Classroom Teacher Engagement

Perhaps one of the biggest challenges for me, as a STEAM specialist, has been the keeping making alive when my students leave the lab. I make a very intentional effort to collaborate with teachers, to learn what students are doing in their regular elementary classrooms and integrate this into lessons and projects in the lab. However, often, this relationship is not reciprocal. In an effort to get more teachers incorporating Making into their daily routine I’ve tried a few strategies this year, that seem to be helping. However, without having a specialized coach, whose time is dedicated to going around to individual classrooms and meeting with teachers, this process can be difficult. What ways have you found to be most helpful in sharing the Making Mentality throughout your school or program?

 

Here are a few ideas I’ve tried this year:

 

  • After School Making Party– Getting teachers to attend an after-hours event sometimes means meeting your audience. My audience happens to be one drawn to Pinterest. So, we had a Pinterest Party. There were several projects inspired from Pinterest with materials for them to create. One of the projects, purposely required the use of a Cameo, because none of my teachers knew what it was or how to use it prior to the party. My idea is to slowly incorporate more “lessons” in these events. Perhaps next is a Valentine Card Making Party, with one option being paper circuits. In the end, teachers left feeling engaged, they learned where materials were in the lab, what different machines do, and seemed curious about how they could bring more making projects to their own students.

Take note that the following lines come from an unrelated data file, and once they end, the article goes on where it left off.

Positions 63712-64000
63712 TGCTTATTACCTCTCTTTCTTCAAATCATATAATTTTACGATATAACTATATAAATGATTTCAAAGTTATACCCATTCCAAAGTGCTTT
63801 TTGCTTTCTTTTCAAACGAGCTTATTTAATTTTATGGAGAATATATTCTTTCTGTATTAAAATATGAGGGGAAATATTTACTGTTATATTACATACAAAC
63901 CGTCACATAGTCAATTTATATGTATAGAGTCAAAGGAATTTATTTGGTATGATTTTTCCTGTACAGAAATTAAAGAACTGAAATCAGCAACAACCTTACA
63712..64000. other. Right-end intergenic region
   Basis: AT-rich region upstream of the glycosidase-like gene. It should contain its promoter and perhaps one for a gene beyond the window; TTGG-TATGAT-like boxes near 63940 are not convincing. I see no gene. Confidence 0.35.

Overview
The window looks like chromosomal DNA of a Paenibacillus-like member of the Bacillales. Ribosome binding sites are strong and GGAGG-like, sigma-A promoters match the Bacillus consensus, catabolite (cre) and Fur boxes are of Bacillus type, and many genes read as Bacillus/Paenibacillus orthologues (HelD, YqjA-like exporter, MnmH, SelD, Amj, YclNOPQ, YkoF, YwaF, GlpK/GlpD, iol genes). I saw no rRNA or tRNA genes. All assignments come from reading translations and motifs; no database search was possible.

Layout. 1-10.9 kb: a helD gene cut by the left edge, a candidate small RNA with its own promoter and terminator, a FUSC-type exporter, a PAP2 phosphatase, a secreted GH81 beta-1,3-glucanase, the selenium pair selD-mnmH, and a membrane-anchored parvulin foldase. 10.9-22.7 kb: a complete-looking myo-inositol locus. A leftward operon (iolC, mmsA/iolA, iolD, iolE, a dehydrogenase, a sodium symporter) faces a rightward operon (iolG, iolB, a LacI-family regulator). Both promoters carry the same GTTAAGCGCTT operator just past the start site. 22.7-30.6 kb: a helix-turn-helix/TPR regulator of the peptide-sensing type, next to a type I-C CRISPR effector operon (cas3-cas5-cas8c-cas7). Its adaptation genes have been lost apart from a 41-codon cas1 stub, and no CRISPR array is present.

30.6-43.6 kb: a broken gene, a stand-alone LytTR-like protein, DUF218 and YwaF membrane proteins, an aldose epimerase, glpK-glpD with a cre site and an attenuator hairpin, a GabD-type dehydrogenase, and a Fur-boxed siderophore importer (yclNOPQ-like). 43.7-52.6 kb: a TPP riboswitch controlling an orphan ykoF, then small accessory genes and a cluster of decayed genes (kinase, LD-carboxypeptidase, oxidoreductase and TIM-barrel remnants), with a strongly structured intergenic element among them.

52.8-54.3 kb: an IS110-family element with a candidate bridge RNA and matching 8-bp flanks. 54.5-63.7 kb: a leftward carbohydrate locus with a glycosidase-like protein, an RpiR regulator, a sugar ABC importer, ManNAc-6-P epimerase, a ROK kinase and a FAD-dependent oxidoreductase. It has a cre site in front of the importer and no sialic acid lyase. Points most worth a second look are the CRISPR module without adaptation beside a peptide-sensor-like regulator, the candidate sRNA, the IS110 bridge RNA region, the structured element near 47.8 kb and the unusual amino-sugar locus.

• Lab Tours– During a staff meeting we broke out into various sessions and I held a lab tour. I showed practically every tool, briefly explained how it worked and showed examples of student creations that used that tool or machine. I had them open up every cupboard, drawer, and peak into every shelf. I wanted them to see all the materials they, as teachers, and their students had access to. I encouraged them to use the space with or without me, depending on their comfort level.

 

  • Making Cohort/Book Club- My school has a staff meeting monthly around a specific topic we proposed in the beginning of the year. Typically there are 4-5 groups/topics to select from. Teachers choose which topic they want to further investigate and a cohort is formed for the year. I am leading a Making group (and proudly, I must say, more than half of the teachers are in this group). We are reading Meaningful Making and discussing it as a traditional book club might do. Teachers are also creating their own Making Projects they want to do with their students and I’m here to support them through the process.